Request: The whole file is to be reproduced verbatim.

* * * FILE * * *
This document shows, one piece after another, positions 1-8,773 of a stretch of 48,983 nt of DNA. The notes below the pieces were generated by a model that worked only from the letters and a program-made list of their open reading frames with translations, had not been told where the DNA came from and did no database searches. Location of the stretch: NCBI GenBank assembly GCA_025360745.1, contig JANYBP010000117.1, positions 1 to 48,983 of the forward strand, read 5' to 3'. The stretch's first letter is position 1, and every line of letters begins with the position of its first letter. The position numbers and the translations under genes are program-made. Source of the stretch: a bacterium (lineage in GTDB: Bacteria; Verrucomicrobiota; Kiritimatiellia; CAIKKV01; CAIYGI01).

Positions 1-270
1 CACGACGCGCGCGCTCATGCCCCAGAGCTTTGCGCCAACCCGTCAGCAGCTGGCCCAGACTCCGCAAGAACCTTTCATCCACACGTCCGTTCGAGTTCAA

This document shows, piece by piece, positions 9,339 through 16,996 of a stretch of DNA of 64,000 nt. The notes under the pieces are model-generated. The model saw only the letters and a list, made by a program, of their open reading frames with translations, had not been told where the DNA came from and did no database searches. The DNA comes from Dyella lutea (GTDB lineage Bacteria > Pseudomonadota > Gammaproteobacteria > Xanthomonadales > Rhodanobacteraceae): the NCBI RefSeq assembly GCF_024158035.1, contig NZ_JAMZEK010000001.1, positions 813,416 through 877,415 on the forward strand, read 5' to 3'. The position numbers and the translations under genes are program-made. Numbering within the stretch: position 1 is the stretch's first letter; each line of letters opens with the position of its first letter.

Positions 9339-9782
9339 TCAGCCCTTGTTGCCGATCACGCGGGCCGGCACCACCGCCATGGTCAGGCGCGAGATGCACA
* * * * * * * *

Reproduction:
This document shows, one piece after another, positions 1-8,773 of a stretch of 48,983 nt of DNA. The notes below the pieces were generated by a model that worked only from the letters and a program-made list of their open reading frames with translations, had not been told where the DNA came from and did no database searches. Location of the stretch: NCBI GenBank assembly GCA_025360745.1, contig JANYBP010000117.1, positions 1 to 48,983 of the forward strand, read 5' to 3'. The stretch's first letter is position 1, and every line of letters begins with the position of its first letter. The position numbers and the translations under genes are program-made. Source of the stretch: a bacterium (lineage in GTDB: Bacteria; Verrucomicrobiota; Kiritimatiellia; CAIKKV01; CAIYGI01).

Positions 1-270
1 CACGACGCGCGCGCTCATGCCCCAGAGCTTTGCGCCAACCCGTCAGCAGCTGGCCCAGACTCCGCAAGAACCTTTCATCCACACGTCCGTTCGAGTTCAA

This document shows, piece by piece, positions 9,339 through 16,996 of a stretch of DNA of 64,000 nt. The notes under the pieces are model-generated. The model saw only the letters and a list, made by a program, of their open reading frames with translations, had not been told where the DNA came from and did no database searches. The DNA comes from Dyella lutea (GTDB lineage Bacteria > Pseudomonadota > Gammaproteobacteria > Xanthomonadales > Rhodanobacteraceae): the NCBI RefSeq assembly GCF_024158035.1, contig NZ_JAMZEK010000001.1, positions 813,416 through 877,415 on the forward strand, read 5' to 3'. The position numbers and the translations under genes are program-made. Numbering within the stretch: position 1 is the stretch's first letter; each line of letters opens with the position of its first letter.

Positions 9339-9782
9339 TCAGCCCTTGTTGCCGATCACGCGGGCCGGCACCACCGCCATGGTCAGGCGCGAGATGCACA